Interior Flooring

5 Reasons to Bring Brick Floors Indoors

Not for walls only, these rectangular building staples are catching on beneath the feet! Here’s why the multi-faceted material may deserve a place in your home.
Why You Should Consider Brick Floors in Your Entryway

Photo: Zillow Digs home in Norwich, VT

We may earn revenue from the products available on this page and participate in affiliate programs. Learn More ›

Brick, the hard-working earthen blocks basic to so many structures, is becoming a trendy flooring option for high-traffic interior spaces with connections to the outdoors. Think foyer, kitchen, laundry room, and mudroom—areas calling for visual impact that downplays tracked-in dirt. If you’re considering new flooring in such a space, read on to find out why a new breed of brick is a price-wise, easy-care option. Then, get some tips for preserving brick floors’ natural beauty.

1. It’s a bargain!

Whereas solid or hollow bricks are commonly used on exteriors, interior brick floors generally consist of brick pavers or tiles: flat, 1-¼”- to 1-¾”-thick clay or salvaged brick material mounted either directly on the subfloor or on an underlayment above the subfloor like cement backerboard. These lightweight pavers or tiles range from $3 to $10 per square foot, in the same ballpark as ceramic tile ($2 to $5.50 per square foot) and at a lower starting price than natural stone ($5 to $10 per square foot). Budget an extra $3 to $5 per square foot for professional installation—less than what you can expect to pay for professional tile ($4 to $8 per square foot) or stone floor installation ($6 to $10 per square foot). Budget-conscious DIYers, keep in mind that the task generally entails leveling the subfloor, mounting an underlayment, applying mortar, and then laying down individual pavers.

Find trusted local pros for any home project
Why You Should Consider Brick Floors in Your Entryway

2. It’s sustainably smart.

Eco-conscious homeowners are drawn to brick pavers and brick tile because their raw ingredients—clay, shale, and kaolin—are natural and reusable. Contrast this with vinyl flooring, made from synthetic polyvinyl chloride, or stone floors, a nonrenewable resource that requires vast amounts of energy to quarry. Reclaimed brick pavers or tiles, salvaged from old buildings, add a distressed look with historic relevance while reducing environmental waste. What’s more, unlike some traditional vinyl or laminate floors that emit high levels of VOCs (volatile organic compounds), planet-friendly bricks are free of pollutants and allergens, a plus for allergy-prone family members.

3. It offers design flexibility

Brick pavers or tiles can be laid in a number of traditional or bespoke configurations. Those with a classic aesthetic can opt for the “straight lay,” in which bricks interlock in a conventional grid pattern. The “running bond” creates a simple offset motif while a basket-weave or herringbone pattern gives a more ornate effect to your brick floors. For something more modern, consider the V-shaped chevron. You can also pair brick with wood for a diamond inlay effect or even create a custom pattern. Brick pavers and tiles can also be painted for a more contemporary, less timeworn look.

4. It’s virtually slip-proof.

Even when wet, brick floors have an inherently rough and gritty texture that offers more traction than vinyl, laminate, tile, and non-textured stone flooring. Of course, brick will lose this non-slip quality with the application of glossy protective surface sealers, so consider leaving brick floors unfinished or use an anti-slip penetrating brick paver sealer (which sinks in and protects from below the surface) such as LastiSeal Penetrating Brick & Concrete Sealer.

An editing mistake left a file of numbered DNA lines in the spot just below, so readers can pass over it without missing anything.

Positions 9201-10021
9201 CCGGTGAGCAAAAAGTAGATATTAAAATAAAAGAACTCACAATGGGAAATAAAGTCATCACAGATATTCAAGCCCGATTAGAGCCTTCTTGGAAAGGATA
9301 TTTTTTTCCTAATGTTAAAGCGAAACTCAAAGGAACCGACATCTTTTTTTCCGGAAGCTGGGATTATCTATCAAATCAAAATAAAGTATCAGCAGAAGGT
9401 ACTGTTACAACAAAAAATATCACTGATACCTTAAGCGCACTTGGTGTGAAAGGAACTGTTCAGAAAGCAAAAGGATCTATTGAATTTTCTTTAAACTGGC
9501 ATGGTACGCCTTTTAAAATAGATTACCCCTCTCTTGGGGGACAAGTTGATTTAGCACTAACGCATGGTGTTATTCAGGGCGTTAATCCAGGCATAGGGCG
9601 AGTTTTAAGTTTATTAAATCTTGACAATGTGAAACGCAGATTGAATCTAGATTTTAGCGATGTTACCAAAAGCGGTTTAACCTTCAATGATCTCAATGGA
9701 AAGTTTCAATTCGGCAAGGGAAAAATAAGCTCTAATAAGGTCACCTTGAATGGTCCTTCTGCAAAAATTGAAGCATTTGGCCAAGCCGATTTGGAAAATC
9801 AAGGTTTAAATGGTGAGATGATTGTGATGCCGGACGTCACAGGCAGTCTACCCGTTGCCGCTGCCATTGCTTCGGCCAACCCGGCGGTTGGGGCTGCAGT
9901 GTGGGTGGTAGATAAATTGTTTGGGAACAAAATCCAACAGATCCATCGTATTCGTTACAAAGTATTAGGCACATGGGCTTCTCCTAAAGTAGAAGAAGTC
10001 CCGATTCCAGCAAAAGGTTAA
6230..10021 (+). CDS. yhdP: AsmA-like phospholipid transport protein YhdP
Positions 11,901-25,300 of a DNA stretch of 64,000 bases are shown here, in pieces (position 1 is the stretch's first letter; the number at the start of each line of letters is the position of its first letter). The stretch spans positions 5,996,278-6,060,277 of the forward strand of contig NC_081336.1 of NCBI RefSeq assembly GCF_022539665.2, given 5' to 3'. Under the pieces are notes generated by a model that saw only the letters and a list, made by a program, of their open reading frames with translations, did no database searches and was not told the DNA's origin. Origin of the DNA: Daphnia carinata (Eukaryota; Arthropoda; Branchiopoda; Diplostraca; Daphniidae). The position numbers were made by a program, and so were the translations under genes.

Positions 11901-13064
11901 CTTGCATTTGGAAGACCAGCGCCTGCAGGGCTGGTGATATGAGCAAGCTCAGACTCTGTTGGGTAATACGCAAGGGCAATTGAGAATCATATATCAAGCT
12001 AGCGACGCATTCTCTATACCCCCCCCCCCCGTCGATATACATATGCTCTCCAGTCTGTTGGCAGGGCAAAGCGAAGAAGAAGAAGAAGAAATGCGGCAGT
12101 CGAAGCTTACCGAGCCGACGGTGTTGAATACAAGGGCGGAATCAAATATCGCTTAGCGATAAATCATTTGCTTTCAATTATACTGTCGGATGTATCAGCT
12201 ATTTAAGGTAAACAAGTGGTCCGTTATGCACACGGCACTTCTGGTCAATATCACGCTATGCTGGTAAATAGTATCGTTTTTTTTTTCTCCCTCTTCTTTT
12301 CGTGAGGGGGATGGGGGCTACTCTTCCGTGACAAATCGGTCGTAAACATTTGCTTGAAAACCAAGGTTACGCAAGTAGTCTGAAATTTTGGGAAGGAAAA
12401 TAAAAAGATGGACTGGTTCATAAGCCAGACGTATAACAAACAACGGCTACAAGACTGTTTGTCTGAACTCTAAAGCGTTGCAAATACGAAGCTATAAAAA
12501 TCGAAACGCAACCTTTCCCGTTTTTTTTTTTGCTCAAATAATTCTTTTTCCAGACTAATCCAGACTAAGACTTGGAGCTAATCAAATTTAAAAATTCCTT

5. It’s really rugged.

Fireproof, fade-proof, and rot-proof, brick can’t be beat for durability. It’s bound to last for decades without fear of damage from heavy foot traffic, sunlight exposure, weather fluctuations, or home fires. This sets brick floors apart from carpet, which is easily frayed or stained, or laminate floors, which can become warped by moisture and generally require replacement once damaged. In the rare event that a brick cracks, the modular nature of brick pavers and tiles make it easy to remove and replace.

Why You Should Consider Brick Floors in Your Entryway
Photo: Zillow Digs home in La Jolla, CA

Brick Floor Maintenance

If you decide on brick floors for your home, preserve its beauty and prolong its life span with these floor care tips.

  • Vacuum with a dusting brush attachment or sweep with a broom or microfiber dust mop once a week to remove light dust and dirt.
  • Banish grease and grime on a quarterly basis by working a wet microfiber mop dipped in a solution of one cup of vinegar and a gallon of warm water into three-by-three-foot sections at a time. Before the solution dries, make a second pass over the wet section with a dry microfiber mop to pick up loosened grime and prevent white spotting.
  • Eliminate stains in mortar or grout around brick pavers or tiles by working a phosphoric acid cleaner (diluted with water according to manufacturer’s instructions) into the seams of the brick floors with a scrub brush. Perform this treatment as often as stains arise, but always in a well-ventilated room while wearing gloves.
  • If you sealed your brick floors, reseal them at the interval recommended by the manufacturer (anywhere from one to three years on average). First vacuum the floor and then removing old sealer with commercial brick paver stripper. Reapply fresh brick sealer to the entire floor (pavers and seams) with a foam brush. Keep in mind that because penetrating sealers don’t form a film on the brick, they retain the natural appearance and texture of brick better than surface sealers.